You could say this "If I scan competitors, and get the comprehensive analysis of their moves, I will be able to adjust my value proposition and prioritize features of my new product."
We don't recommend focusing only on competitor analysis, and here is why:
By continually scanning all players, not only competitors, you will get more important factors mapped.
Your strategy will consider critical variables, which will make your product positioning map more comprehensive. Now it's time for the next step.
Once a firm has listed, identified, and screened the mentioned players, the challenge is to position a new product so that it will be launched to the right customer niche.
By "right," we mean the market/niche spot where are the highest chances to get growth (increase metrics of acquisition, retention, and referrals quickly).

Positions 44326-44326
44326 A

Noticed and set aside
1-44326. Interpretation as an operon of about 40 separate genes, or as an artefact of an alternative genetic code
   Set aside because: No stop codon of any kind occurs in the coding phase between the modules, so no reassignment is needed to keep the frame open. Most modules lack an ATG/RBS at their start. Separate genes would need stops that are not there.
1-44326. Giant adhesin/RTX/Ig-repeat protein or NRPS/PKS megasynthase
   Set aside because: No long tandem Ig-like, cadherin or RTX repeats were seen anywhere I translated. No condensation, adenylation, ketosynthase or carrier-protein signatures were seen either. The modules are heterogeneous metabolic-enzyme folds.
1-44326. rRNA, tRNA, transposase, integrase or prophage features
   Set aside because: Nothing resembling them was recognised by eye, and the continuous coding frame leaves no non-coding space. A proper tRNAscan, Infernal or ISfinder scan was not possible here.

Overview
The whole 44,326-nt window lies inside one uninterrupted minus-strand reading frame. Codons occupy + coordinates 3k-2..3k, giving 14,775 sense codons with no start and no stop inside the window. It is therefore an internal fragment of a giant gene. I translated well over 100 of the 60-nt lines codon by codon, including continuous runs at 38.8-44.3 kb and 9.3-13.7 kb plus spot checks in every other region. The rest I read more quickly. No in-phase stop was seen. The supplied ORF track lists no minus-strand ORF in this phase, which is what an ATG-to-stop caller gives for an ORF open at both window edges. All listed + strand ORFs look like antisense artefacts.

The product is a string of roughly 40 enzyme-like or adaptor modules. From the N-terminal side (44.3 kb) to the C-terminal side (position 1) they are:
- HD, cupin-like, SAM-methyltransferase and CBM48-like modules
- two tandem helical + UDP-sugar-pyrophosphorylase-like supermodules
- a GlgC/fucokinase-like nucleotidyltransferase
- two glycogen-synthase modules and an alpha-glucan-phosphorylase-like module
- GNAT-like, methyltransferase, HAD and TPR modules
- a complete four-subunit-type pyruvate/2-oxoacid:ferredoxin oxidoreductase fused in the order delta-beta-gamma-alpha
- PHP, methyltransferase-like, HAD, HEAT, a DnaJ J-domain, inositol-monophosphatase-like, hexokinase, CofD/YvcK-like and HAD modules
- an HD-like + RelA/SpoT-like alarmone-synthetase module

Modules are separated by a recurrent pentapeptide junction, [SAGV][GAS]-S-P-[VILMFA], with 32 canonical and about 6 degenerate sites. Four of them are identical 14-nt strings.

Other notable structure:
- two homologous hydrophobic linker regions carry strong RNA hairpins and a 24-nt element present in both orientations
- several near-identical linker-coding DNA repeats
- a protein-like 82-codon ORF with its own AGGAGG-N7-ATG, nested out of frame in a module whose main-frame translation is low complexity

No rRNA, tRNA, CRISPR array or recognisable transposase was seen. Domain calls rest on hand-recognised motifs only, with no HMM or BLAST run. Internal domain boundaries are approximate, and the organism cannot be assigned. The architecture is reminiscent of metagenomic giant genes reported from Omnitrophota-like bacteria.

The map demonstrates the range of "positions" that a product/service can take in a market based on variables (dimensions) that are important to target customers (part of the Business Model Canvas, which I mentioned above).
Examples of those dimensions could be:
Reach out to Skuza Consulting for thoughtful product strategy and development services.
By learning from a four different types of market players, you will prepare a more advanced and insightful dimensions list.
It will be vital for crafting your competitive landscape analysis because your dimensions list will not be theoretical. Scanning and understanding business models will make a list relevant, properly prioritized, and meaningful.